The Chinese aren’t a fan of stairs and this was further emphasised by the queue for the escalator to the 5th floor. We opted for the stairs and were treated to a multitude of sculptures, carvings, information displays and a window to the ruins of the original foundations for the original pagoda built over 2000 years ago. Anyone taking the lift seriously missed out!
Once we reached the top (using the stairs) it was a battle to find a viewing spot on the exterior balcony running right around but well worth the jostling given the sun was out and the view was glorious! Annoyingly my camera chose this point to stop working but you can get an idea of the backdrop from the below (one of the only non-choir ‘selfiles’ to which I’ve ever agreed!) The finger ‘v’ is an Asian thing which I;ve decided to appropriate for as many photos as I can while I’m in China (funnily enough a lot of friends over here have said they did the same initially, based on my research it should start wearing thin after about 2 months) 🙂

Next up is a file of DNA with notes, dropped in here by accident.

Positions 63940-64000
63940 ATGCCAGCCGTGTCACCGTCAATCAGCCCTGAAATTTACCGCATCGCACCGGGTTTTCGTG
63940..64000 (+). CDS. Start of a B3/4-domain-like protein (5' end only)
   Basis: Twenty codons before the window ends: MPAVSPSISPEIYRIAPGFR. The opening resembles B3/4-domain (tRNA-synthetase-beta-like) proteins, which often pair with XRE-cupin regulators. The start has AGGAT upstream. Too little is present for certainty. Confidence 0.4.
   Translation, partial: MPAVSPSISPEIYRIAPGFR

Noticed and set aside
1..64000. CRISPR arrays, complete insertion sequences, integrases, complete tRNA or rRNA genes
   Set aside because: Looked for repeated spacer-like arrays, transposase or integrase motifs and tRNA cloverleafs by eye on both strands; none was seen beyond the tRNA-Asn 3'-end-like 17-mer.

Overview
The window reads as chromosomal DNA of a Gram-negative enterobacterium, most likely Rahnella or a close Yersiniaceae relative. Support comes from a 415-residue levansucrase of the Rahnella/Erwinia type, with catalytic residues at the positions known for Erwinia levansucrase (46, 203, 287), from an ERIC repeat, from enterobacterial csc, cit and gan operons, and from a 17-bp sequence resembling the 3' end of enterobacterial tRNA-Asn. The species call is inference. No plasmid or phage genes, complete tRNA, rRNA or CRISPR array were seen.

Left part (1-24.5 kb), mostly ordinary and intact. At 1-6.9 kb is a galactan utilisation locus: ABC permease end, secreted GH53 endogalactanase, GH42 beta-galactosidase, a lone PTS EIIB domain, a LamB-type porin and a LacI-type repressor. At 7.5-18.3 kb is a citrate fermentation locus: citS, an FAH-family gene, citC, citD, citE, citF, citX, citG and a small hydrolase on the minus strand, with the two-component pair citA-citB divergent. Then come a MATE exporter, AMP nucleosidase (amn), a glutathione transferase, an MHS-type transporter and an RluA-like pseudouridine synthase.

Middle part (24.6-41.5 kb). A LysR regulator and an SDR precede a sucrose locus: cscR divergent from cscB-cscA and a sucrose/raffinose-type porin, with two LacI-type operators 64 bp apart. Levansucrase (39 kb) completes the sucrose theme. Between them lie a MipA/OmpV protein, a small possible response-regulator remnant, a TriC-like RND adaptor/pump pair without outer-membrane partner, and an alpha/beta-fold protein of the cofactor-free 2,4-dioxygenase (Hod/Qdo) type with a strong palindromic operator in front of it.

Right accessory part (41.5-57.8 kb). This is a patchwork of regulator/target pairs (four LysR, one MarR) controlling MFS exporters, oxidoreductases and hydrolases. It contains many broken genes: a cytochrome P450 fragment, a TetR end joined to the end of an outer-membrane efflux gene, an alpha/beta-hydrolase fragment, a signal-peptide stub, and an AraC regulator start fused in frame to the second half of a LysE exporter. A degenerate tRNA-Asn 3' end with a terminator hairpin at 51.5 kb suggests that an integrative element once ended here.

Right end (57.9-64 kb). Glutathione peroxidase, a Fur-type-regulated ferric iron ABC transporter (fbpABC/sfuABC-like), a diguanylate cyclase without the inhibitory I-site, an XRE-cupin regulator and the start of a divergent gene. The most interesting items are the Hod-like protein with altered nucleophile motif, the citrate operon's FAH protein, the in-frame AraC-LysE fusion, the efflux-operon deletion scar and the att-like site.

The following 4 days were spent exploring the sights and sounds around Hangzhou (mostly just the lake from different angles) and Leighton’s step counter let us know we covered around 70km in 3 days which would explain why one of my toes exploded on the second day (I’ll admit I may be overplaying that slightly, split is a more accurate definition but it’s nothing some plasters, cotton wool and a bandage couldn’t solve) Personal highlights of the trip for me involved walking the Su & Bai causeways (pedestrianised walkways running the length of the lake) going for a leisurely private boat ride on the lake Thursday morning (accompanied by a few plays of ‘I’m on a boat’ by lonely island) City God Temple (where, to appease the locals after the death of a well-respected justice minister at the hands of a local gang, said minister was promoted to from ‘minister’ to ‘God’ and therefore wasn’t dead) the the and rooftop beers at the Eudora station bar by the lake. Overall a cracking few days break and I’d defiantly recommend Hangzhou and West lake to anyone in the area. There’s some random pictures below for your viewing pleasure 🙂 Next big holiday will be in February for Chinese New year, I better get planning!